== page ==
Since 2014, the agency took over the mothballed Pasig River ferry system in anticipation of huge traffic along the metropolis, from the Skyway Stage 3 construction. In reviving the defunct transportation, many of the old ferry stations were reactivated and new vessels purchased. Ridership of the waterway service increased over time, with the offering of discounts to students and senior citizens. The MMDA intends to continue operating the ferry service until a private investor takes over.
Since 2003, the MMDA has implemented a No Contact Apprehension Policy in apprehending traffic violators in Metro Manila using traffic enforcement cameras and closed-circuit television to capture violators without the presence of an on-site traffic enforcer.
Coined by Francis Tolentino, Mabuhay Lanes (formerly called Christmas Lanes, as it was launched during Christmas season of 2014) are roads marked as priority alternative routes that must be cleared of obstruction at all times. This was underscored by strict parking restrictions, where parked vehicles along roads designated as such were towed right away.
The MMDA is tasked to clear obstructions from the roads at all times, and conducts daily clearing operations against stalled and illegally parked vehicles, with subcontracted towing companies. Illegally parked vehicles will be given 5 minutes to leave, and will be towed otherwise. Incapacitated vehicles are almost immediately towed to clear traffic.
Primary and secondary roads, unless with designated parking areas, are considered “No-Parking-Zones”.
Starting from Bayani Fernando’s term, there has been a large increase in construction of footbridges all over Metro Manila. It has been continued, albeit fewer than before, by succeeding chairmen. It has been hailed due to providing safe passage and crossing for pedestrians in otherwise risky pedestrian lanes, while also criticized for not being accessible to people with disabilities (PWDs), posing dangers to pedestrians with steep steps, slippery surfaces, and poor lighting, and prioritizing motor vehicle travel speeds over the convenience and safety of pedestrians.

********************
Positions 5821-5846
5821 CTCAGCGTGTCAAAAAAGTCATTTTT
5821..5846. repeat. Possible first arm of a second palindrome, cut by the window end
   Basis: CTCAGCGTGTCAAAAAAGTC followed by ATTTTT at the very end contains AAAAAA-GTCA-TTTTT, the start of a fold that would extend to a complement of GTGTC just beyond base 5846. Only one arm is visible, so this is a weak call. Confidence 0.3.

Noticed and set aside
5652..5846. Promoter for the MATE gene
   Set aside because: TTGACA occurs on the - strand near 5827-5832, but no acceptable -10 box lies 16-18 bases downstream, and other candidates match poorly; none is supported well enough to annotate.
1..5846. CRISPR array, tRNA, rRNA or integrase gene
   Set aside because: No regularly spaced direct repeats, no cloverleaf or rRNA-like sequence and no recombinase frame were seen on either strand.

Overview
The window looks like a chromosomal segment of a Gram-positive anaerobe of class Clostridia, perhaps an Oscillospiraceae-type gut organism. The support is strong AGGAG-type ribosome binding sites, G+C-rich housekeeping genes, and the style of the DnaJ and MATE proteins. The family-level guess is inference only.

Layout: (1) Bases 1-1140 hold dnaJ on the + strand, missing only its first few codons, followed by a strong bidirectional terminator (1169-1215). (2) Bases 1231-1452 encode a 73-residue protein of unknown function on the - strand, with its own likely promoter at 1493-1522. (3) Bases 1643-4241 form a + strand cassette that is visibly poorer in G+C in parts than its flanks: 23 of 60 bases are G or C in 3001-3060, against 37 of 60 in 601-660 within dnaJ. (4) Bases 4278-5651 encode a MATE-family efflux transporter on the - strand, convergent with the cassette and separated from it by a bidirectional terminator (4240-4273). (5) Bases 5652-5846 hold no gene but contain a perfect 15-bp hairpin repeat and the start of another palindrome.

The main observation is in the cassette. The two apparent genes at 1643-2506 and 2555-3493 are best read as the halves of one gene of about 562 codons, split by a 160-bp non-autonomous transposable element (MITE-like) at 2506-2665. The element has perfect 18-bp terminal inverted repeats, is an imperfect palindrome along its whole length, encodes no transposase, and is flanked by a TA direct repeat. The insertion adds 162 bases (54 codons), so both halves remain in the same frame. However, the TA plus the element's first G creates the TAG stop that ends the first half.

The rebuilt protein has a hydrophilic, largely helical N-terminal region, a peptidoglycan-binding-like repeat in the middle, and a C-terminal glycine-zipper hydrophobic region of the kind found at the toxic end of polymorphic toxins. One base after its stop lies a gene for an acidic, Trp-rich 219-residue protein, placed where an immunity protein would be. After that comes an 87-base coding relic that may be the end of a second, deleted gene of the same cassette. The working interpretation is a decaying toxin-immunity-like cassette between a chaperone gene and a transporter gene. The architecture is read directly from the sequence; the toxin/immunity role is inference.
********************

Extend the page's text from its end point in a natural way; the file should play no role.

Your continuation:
While already in existence long ago and is not a new concept, it was made popular by Bayani Fernando as a solution to worsening traffic in Metro Manila by closing certain intersections and create U-Turn slots meters away from the former intersection to create continuous traffic, mitigating bottlenecks caused by traffic light signals. This produced mixed results as there were improvements and deterioration in certain areas. During Tolentino’s and Carlos’ term, some intersections reverted to signalized open intersections only to reimplement U-Turn slots later on.
A short-lived curiosity all around Metro Manila is the pink urinals made popular by Bayani Fernando, which he implemented prominently in Marikina in an effort to curb public urination. They have since been removed, however, with remaining urinal units distributed instead to local government units.
The MMDA operates several pumping stations in strategic areas of Metro Manila, with the aim of mitigating flooding risks, particularly during inclement weather. Old pumping stations that used diesel engines were upgraded in 2015 to use electric motors. Brand new pumping stations were also constructed in flood-prone areas as part of the agency’s flood-mitigation program. In addition they also scheduled a regular maintenance of 54 pumping stations across the country with 12 stations being equipped with new pumps.
Starting with Bayani Fernando’s tenure, the Estero Blitz (Waterway Blitz) became an annual waterway clearing operation with emphasis on river dredging activities, particularly at flood-prone areas, to reduce the risk and impact of flooding all over the metropolis. The clearing operation is usually conducted during the dry summer season.
The Gwapotel Inn is a cheap hotel run by the Metropolitan Manila Development Authority. A second Gwapotel was announced in December, 2007.
The Gwapotel along Roxas Boulevard is renamed the MMDA Workers Inn, and operated until 2017. It was closed due to deteriorating structure and will be rehabilitated/transferred at an unspecified date. The Abad Santos Gwapotel has since been converted into their training barracks.
The Court of Appeals says the MMDA is not among the government agencies deputized to implement RA 9211 or the Tobacco Regulation Act of 2003. The CA added that the MMDA has no police or legislative power to implement the law. It declared invalid MMDA Resolution No. 11-19, which the agency used as basis to implement its anti-smoking campaign.
A first metro-wide earthquake drill was conducted on July 30, 2015 to prepare the public in the event of a magnitude 7.2 earthquake. Various government agencies, educational institutions and the private sector participated in the drill spearheaded by the Metropolitan Manila Development Authority (MMDA). Different scenarios were re-enacted to simulate a destructive earthquake that is expected to happen when the 100-kilometer West Valley Fault moves. Buoyed by its success the MMDA has since hosted annual regional drills for the capital.